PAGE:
Analogous to the inscribed angle theorem for circles, one has the *inscribed angle theorem for parabolas*:^{[11]}^{[12]}

- Four points with different x coordinates (see picture) are on a parabola with equation if and only if the angles at and have the same measure, as defined above. That is,

(Proof: straightforward calculation: If the points are on a parabola, one may translate the coordinates for having the equation , then one has if the points are on the parabola.)

A consequence is that the equation (in ) of the parabola determined by 3 points with different x coordinates is (if two x coordinates are equal, there is no parabola with directrix parallel to the x axis, which passes through the points)

Multiplying by the denominators that depend on one obtains the more standard form

In a suitable coordinate system any parabola can be described by an equation . The equation of the tangent at a point is

One obtains the function

on the set of points of the parabola onto the set of tangents.

Obviously, this function can be extended onto the set of all points of to a bijection between the points of and the lines with equations . The inverse mapping is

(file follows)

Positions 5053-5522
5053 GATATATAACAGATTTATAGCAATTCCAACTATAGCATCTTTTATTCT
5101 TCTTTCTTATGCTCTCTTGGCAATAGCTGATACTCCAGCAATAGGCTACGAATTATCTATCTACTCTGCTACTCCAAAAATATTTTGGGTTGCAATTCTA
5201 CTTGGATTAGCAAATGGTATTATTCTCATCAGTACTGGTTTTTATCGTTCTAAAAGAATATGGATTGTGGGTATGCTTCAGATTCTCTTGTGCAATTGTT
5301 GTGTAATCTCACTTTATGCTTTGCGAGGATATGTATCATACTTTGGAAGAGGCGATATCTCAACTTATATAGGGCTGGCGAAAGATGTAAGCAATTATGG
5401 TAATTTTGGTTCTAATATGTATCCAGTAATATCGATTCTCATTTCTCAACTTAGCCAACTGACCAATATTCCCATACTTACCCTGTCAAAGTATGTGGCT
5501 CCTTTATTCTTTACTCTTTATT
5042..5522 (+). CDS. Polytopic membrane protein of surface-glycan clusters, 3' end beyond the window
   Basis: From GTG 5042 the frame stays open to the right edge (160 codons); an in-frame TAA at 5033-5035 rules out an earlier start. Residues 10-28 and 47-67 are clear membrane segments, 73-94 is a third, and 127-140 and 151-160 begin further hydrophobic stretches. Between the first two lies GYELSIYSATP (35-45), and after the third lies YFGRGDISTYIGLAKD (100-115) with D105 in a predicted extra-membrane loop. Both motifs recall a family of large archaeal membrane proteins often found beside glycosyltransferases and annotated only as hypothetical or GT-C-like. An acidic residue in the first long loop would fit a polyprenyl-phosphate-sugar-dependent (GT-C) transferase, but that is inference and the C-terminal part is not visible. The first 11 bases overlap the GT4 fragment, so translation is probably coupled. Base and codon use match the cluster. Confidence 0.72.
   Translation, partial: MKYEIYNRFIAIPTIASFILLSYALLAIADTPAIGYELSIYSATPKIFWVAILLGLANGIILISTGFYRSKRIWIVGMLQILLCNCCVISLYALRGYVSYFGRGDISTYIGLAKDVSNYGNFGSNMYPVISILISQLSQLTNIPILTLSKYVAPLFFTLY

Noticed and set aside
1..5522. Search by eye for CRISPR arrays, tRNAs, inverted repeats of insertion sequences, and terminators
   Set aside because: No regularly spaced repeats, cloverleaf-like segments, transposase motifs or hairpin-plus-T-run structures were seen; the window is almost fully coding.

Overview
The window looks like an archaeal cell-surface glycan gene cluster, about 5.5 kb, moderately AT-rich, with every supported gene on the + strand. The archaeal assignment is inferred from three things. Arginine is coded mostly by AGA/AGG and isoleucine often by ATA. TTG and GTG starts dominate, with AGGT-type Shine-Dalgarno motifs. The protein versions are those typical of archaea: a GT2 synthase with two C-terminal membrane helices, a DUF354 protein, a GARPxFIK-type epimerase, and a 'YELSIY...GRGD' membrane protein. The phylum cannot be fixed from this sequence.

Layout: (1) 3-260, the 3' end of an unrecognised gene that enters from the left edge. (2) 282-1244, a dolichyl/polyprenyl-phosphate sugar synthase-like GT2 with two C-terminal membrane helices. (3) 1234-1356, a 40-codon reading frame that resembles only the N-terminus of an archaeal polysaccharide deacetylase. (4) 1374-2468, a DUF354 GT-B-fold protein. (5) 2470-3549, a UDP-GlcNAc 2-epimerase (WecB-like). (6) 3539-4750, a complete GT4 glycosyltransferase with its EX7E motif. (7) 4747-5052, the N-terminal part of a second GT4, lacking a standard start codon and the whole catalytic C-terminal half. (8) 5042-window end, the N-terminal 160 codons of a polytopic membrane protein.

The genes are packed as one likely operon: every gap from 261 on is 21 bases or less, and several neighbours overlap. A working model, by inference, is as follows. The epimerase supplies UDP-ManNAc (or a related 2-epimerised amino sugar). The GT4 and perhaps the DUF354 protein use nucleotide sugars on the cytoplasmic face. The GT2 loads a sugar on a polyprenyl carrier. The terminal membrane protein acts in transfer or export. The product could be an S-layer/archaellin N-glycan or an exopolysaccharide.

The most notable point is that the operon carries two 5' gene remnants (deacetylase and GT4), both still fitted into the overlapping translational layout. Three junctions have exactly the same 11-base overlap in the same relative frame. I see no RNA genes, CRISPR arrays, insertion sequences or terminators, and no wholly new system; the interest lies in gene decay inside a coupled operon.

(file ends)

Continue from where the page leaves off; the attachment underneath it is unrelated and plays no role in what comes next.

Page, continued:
- line → point .

This relation is called the *pole–polar relation of the parabola*, where the point is the *pole*, and the corresponding line its *polar*.

By calculation, one checks the following properties of the pole–polar relation of the parabola:

- For a point (pole)
*on*the parabola, the polar is the tangent at this point (see picture: ). - For a pole
*outside*the parabola the intersection points of its polar with the parabola are the touching points of the two tangents passing (see picture: ). - For a point
*within*the parabola the polar has no point with the parabola in common (see picture: and ). - The intersection point of two polar lines (for example, ) is the pole of the connecting line of their poles (in example: ).
- Focus and directrix of the parabola are a pole–polar pair.

*Remark:* Pole–polar relations also exist for ellipses and hyperbolas.

Let the line of symmetry intersect the parabola at point Q, and denote the focus as point F and its distance from point Q as f. Let the perpendicular to the line of symmetry, through the focus, intersect the parabola at a point T. Then (1) the distance from F to T is 2*f*, and (2) a tangent to the parabola at point T intersects the line of symmetry at a 45° angle.^{[13]}^{: p.26 }